Custom Yiddish Keyboards for Windows
Keyboard Layout Manager (KLM)
Back to Summary of Customing Yiddish Keyboards
Here are steps to creating a customized keyboard on your Windows computer using a commercial program called Keyboard Layout Manager (KLM), which will add a Yiddish keyboard to your entire operating system, for use by any programs that can use Unicode UTF-8 (presumably all Office 2000 programs and others). It will not change your English keyboard, and you'll be able to toggle back and forth between languages at any time.
Regardless of which keyboard editor you choose, keep in mind the following:
Uniform usage of codes within the Unicode array of choices is important to ensure that Yiddish documents can be shared between users and that they will be read consistently by all programs. You may wish to refer to the attached chart for reference.
Win 2000 Note: There appears to be an anomoly with Microsoft in that some Unicode subset 5 characters (i.e., virtually all of the characters that you'll want on your Yiddish keyboard) do not work well in the Shift position, causing uneven spacing and other problems. (This problem seems to be limited to Word, and does not appear in OE, etc. Therefore, it probably does not apply to Win95/98/ME keyboard layouts, since Word 97 does not support Right-to-Left and therefore Word cannot be used for word processing in Win 95/98/ME anyway.) Also, you can't use the Alt position because it conflicts with many Microsoft keyboard "shortcut" commands. Therefore, we are limited to using the Normal position and AltGr (right Alt key) unless you have a way, e.g., via macros or something, to make your system read shifted keys as something else. In KLM, you can solve this problem by mapping both Shift keys (e.g, for your Yiddish keyboard only) to act as AltGr, enabling the user to use the Shift keys for Yiddish. Details are below, in the linked notes about designing a keyboard layout with KLM.
Now, to use KLM:
Go to: http://www.klm.freeservers.com/shareit.html and order the "2000 Version." (Only the 2000 version allows code combinations to reside on one key; e.g., khomets-alef with one keystroke.) You do not need Windows 2000 to use KLM 2000. It will cost about $65 and should arrive via email in about 2 days. (Don't bother with the Demo version because it lacks enough functionality to enable you to type Yiddish with your keyboard.) The home page for KLM is http://www.klm.freeservers.com/index.html .
When you receive your KLM software, install and register it according to the manufacturer's instructions.
If you want to design your own Yiddish keyboard layout, click here for instructions. If you want to start by using one of the keyboard layouts that some UYIP members have already designed, click here to review your choices.
In the above step, you should have identified the keyboard layout of your choice, and you should have saved the corresponding file somewhere (anywhere you want) on your PC. Make a note of the file name and path (i.e., folder location). You can have more than one keyboard file on your PC, but you have to import each one into your system through KLM (next steps, below) each time you want to change to a different Yiddish keyboard. In other words, you can only use one layout per language at a time, but it just takes a few minutes to change to a different one through KLM if/when you want. Let's start with one.
Open KLM by double clicking on KLM32.exe. (I made a shortcut on my desktop, so it's handy; but if you really like your selected keyboard layout, you may never need to do this again.)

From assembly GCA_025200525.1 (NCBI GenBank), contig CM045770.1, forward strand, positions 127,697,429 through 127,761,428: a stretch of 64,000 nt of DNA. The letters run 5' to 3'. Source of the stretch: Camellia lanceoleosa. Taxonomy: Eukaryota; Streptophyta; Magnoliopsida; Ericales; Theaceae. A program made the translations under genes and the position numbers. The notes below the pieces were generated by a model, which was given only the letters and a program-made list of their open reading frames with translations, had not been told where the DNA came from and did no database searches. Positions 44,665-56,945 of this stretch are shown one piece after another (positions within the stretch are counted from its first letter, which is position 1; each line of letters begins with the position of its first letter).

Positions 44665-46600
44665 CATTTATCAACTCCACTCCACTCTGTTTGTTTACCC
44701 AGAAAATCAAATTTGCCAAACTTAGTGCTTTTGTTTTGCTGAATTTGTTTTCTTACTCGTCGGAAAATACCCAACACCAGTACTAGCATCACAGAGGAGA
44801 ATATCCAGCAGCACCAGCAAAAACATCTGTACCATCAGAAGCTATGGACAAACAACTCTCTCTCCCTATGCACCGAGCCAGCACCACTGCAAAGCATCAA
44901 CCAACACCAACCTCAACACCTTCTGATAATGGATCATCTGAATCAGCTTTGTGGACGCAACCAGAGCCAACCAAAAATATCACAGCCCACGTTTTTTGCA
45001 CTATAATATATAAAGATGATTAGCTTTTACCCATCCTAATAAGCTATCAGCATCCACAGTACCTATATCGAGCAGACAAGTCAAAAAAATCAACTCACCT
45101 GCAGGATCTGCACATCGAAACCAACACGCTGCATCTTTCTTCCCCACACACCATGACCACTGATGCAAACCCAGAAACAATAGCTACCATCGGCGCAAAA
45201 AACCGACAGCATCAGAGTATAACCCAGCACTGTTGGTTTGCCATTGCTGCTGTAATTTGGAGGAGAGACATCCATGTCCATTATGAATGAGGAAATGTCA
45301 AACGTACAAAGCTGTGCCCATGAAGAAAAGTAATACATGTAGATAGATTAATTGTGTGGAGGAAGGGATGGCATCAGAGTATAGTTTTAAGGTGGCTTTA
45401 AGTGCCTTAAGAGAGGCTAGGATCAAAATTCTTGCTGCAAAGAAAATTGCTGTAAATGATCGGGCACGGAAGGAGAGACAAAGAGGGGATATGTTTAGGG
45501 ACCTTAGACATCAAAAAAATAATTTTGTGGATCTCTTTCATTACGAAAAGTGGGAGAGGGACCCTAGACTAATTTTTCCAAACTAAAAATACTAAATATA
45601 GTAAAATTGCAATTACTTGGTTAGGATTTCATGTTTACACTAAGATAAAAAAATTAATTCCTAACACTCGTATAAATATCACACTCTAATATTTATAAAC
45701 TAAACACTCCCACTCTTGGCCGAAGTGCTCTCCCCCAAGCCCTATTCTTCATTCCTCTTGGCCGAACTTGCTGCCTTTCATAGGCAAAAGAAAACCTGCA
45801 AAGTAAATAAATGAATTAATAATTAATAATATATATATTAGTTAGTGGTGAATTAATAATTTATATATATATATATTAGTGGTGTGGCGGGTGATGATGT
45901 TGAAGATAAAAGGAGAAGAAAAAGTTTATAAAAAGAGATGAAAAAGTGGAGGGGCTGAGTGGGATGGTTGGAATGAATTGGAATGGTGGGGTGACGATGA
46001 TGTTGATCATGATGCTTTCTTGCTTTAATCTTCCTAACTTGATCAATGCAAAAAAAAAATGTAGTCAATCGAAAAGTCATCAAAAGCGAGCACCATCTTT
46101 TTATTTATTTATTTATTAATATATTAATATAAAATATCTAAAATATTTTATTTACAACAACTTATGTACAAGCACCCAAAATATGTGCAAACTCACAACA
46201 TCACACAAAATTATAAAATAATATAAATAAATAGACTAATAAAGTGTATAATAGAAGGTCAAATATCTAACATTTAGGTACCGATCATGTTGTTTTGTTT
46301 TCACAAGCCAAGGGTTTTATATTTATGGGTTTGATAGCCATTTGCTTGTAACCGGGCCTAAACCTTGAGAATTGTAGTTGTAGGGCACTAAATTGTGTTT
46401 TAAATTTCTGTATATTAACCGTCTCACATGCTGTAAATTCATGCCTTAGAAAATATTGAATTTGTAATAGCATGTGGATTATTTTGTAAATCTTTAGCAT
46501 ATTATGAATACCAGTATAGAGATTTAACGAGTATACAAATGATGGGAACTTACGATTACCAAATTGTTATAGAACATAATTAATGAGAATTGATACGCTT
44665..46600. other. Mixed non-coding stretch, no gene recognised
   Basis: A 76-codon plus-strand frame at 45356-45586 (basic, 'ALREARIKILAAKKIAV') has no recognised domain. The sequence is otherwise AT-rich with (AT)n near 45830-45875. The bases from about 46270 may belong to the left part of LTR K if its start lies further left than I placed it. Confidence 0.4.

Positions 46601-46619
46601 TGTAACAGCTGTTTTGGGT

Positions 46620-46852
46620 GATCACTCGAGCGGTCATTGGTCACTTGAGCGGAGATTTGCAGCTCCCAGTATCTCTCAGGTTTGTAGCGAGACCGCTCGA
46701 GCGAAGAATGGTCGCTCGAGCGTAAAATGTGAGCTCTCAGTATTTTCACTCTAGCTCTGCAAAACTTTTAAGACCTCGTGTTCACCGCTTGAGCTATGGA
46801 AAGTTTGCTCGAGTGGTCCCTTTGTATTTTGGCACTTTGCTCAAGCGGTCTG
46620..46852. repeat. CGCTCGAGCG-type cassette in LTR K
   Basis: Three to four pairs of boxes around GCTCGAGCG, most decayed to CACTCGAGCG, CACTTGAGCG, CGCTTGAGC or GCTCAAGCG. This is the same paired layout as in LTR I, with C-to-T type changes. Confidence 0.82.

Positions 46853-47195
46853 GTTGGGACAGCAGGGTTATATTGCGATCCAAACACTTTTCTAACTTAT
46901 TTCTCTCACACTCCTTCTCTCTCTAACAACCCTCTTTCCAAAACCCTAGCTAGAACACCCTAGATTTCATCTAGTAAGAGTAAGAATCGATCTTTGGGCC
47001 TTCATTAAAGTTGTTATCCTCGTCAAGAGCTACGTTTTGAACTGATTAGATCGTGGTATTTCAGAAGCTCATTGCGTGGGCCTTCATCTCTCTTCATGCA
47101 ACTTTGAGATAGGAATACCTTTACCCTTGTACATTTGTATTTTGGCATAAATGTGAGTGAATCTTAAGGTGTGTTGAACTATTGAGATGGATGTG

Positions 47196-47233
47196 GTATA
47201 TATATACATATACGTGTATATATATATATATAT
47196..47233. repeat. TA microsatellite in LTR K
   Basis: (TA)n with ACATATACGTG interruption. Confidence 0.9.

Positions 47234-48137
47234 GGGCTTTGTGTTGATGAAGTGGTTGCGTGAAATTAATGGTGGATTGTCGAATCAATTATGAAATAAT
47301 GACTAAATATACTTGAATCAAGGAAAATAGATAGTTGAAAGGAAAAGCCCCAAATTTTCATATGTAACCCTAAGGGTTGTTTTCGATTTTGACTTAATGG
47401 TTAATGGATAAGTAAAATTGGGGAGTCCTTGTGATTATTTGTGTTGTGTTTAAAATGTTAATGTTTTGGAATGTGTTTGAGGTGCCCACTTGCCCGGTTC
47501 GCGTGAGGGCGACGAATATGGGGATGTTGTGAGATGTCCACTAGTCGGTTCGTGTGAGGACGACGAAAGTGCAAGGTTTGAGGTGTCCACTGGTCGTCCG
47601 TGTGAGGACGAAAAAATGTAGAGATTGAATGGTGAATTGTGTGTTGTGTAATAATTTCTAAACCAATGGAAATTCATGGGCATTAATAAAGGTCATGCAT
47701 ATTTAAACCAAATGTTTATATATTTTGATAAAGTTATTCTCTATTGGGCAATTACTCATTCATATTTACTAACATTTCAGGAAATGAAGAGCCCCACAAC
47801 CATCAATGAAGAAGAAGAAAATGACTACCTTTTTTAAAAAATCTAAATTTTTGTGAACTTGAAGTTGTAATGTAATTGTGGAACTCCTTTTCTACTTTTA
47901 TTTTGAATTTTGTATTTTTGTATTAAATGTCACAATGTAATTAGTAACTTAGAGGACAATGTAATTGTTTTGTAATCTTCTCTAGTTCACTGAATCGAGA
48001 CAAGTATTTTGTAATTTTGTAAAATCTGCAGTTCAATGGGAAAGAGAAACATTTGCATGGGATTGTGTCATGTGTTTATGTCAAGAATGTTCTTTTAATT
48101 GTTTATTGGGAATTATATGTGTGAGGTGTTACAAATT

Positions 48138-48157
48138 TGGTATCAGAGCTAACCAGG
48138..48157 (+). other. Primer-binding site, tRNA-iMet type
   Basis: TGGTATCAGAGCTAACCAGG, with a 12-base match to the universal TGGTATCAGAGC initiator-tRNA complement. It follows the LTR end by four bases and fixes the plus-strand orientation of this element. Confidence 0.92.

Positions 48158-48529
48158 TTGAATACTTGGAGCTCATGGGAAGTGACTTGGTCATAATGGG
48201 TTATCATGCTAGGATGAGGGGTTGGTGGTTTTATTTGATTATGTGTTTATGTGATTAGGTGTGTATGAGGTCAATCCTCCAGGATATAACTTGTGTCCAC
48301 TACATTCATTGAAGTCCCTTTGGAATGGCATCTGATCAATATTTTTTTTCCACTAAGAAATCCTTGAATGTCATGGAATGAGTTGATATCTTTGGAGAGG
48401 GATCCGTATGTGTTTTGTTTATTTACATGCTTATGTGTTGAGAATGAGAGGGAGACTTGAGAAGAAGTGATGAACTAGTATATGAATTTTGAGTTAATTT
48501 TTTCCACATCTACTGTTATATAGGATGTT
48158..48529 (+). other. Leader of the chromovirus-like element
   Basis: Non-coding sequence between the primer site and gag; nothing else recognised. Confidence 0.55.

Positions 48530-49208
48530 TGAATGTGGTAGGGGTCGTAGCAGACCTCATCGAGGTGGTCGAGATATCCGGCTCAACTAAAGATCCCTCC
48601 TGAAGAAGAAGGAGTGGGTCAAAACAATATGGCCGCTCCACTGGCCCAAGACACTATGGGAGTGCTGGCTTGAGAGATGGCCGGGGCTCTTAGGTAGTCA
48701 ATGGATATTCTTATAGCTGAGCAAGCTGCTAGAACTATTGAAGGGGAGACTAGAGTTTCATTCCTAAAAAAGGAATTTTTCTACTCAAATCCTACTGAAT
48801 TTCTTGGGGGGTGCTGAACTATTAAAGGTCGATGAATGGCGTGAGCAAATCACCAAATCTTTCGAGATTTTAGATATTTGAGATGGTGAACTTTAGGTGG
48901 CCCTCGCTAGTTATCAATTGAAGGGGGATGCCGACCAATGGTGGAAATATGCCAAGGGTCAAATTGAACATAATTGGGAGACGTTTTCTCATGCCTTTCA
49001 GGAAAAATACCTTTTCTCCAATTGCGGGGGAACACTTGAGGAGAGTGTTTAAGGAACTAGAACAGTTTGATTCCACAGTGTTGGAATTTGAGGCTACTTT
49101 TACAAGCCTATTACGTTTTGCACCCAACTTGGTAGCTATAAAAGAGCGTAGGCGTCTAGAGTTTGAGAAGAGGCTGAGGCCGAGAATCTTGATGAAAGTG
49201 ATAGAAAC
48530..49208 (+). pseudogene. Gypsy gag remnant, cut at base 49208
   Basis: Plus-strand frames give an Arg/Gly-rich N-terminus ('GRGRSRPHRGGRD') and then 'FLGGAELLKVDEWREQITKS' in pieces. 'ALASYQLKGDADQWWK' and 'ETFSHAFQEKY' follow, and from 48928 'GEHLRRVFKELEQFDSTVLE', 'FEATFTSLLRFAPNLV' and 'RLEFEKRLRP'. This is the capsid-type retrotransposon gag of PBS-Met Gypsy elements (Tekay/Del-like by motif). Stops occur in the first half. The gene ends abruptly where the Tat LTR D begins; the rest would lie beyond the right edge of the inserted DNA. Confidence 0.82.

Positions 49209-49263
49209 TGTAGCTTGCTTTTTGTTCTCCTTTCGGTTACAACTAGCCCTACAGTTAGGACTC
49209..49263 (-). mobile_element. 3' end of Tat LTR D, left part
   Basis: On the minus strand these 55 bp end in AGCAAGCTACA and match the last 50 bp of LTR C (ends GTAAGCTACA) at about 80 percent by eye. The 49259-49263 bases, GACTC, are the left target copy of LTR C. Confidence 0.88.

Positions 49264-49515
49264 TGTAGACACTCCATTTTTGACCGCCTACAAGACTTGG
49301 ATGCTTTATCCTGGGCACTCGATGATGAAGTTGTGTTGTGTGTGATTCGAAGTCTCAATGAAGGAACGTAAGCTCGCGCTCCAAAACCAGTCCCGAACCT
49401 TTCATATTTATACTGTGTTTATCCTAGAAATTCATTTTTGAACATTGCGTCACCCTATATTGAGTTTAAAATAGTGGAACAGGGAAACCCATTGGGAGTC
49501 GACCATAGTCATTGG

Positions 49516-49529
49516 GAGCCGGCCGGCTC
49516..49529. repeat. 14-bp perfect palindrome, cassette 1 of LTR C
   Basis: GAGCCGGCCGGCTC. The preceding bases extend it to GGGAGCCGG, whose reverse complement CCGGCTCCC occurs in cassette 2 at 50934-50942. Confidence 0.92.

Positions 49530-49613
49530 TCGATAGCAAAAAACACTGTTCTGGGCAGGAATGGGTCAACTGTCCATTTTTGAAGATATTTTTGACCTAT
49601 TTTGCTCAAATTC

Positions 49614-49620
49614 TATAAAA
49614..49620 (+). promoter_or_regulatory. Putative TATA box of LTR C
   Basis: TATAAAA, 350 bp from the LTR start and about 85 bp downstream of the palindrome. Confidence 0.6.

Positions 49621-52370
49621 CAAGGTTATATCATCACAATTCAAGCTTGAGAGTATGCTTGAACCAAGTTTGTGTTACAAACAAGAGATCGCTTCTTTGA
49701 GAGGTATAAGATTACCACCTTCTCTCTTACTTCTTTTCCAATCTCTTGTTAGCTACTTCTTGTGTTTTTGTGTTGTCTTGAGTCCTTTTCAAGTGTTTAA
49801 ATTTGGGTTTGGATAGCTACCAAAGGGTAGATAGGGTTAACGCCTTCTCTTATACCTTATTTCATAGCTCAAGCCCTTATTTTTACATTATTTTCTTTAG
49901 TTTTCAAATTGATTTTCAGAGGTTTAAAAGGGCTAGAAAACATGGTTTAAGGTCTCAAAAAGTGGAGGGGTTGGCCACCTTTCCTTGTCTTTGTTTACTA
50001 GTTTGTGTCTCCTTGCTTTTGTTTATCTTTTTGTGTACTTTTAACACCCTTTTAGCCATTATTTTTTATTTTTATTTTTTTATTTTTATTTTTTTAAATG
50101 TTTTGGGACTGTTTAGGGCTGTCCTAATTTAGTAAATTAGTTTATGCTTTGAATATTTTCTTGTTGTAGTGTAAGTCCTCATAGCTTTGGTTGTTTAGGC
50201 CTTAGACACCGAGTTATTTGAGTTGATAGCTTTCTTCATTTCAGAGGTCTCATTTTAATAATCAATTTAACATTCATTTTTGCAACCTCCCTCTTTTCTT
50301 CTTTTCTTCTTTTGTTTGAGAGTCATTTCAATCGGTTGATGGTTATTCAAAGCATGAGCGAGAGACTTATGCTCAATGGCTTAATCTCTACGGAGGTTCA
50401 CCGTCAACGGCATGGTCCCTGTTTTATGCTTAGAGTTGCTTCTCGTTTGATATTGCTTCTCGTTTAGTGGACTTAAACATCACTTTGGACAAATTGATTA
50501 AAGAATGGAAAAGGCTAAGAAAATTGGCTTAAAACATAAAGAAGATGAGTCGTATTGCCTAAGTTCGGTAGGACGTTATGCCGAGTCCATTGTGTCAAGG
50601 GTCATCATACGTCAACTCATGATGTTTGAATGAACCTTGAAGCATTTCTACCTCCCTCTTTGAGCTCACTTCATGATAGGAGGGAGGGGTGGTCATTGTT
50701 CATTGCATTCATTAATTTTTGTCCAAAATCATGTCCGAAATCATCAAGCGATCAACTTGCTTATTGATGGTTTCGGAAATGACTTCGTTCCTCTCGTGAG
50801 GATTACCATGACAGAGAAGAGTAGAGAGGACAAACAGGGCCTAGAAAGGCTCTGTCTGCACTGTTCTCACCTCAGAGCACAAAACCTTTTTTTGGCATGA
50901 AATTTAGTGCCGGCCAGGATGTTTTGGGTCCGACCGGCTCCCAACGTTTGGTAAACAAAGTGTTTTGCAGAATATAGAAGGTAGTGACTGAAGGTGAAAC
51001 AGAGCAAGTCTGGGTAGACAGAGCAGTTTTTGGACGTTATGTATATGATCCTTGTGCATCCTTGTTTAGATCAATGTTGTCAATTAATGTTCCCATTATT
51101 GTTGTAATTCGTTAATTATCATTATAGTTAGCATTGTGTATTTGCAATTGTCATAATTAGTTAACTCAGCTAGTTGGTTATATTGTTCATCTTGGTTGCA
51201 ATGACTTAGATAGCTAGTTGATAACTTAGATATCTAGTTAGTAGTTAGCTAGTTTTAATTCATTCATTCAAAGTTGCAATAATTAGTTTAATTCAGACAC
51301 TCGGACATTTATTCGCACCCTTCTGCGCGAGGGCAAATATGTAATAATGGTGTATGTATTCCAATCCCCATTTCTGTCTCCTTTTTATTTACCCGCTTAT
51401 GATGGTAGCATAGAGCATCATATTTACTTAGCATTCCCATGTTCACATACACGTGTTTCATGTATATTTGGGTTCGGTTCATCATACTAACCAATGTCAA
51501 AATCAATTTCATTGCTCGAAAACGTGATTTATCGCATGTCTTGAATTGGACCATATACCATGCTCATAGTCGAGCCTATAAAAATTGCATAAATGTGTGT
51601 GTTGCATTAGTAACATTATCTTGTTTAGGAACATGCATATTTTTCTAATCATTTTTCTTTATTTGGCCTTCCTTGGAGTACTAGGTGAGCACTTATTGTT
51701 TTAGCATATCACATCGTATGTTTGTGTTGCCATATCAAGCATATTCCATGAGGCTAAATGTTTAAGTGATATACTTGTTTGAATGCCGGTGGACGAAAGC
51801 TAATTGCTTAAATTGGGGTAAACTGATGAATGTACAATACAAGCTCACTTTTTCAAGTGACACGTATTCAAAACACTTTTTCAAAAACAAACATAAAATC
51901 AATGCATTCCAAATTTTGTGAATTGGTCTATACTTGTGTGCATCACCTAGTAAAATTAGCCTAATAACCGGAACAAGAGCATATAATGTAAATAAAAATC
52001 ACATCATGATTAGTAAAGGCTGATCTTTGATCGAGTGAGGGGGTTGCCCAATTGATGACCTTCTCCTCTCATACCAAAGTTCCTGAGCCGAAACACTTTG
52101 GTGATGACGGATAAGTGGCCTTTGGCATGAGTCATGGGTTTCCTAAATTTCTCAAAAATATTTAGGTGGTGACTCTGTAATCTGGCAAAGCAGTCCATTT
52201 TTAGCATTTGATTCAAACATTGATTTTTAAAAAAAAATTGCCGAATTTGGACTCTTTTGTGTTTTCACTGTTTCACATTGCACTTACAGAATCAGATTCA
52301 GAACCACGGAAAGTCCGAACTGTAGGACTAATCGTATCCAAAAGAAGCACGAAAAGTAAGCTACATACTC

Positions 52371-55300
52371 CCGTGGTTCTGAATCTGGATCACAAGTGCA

Select Hebrew and hit Edit.
Hit the Import button near the bottom of the KLM window.
Browse to the file that you saved, above, for your chosen keyboard layout.
You'll get a couple of chances to say "Yes," and then "OK" and then finally "Yes" to log off (to restart your PC). Go ahead.
Installing the KLM Keyboard: Hit OK. Now comes the part that seems scarey, but it's really okay. Be brave. (You can later restore system defaults for Hebrew within KLM if you decide that you don't like any of this.)
- When the 1st Windows File Protection warning is activated (see the picture below), click the Cancel button. Be sure that your WIndows 2000 installation disk is not in your disk drive.
When the 2nd Windows File Protection warning pops us (see the picture below) click the Yes button. (Really.)
Restart Windows if you didn't "log off," above, for some reason.
The next steps are optional, but will install a utility called V-Key which allows you to have a pop-up always-on-top keyboard layout diagram anytime you want it for reference. Kind of handy. To install V-Key, right click on both of the following 2 files, and save them in your folder:
Remember that to save the above files, right click on each, and then follow the instructions on your drop-down menu; eg.,
- in Netscape, select Save Link As
- in Explorer, select Save Target As
and be sure to save them into the \progra~1\microsoft office\office\ location.
Make a shortcut to VKey on your desktop and then you can always hit it to display the current layout for your current language. You can even change languages while VKey is open and it will change accordingly. Click on the shift key on the VKey picture on your screen in order to see the layout which applies when you hold Shift on your keyboard, etc. Note that if you're using a keyboard which swapped Shift and AltGr, you may see the Shift key positions when you press AltGr in VKey.
Now, you're ready to type Yiddish in Unicode with the Windows fonts of your choice. For notes and details about how to do this, you may wish to return to the first link, below. Please remember to send in your own notes and comments about how to use Unicode for Yiddish to the UYIP mailing list. It's a rather new area, and we should all compare notes.
Back to A Users' Guide to Yiddish on the Internet for an overview.
07/02/2006 10:14 PM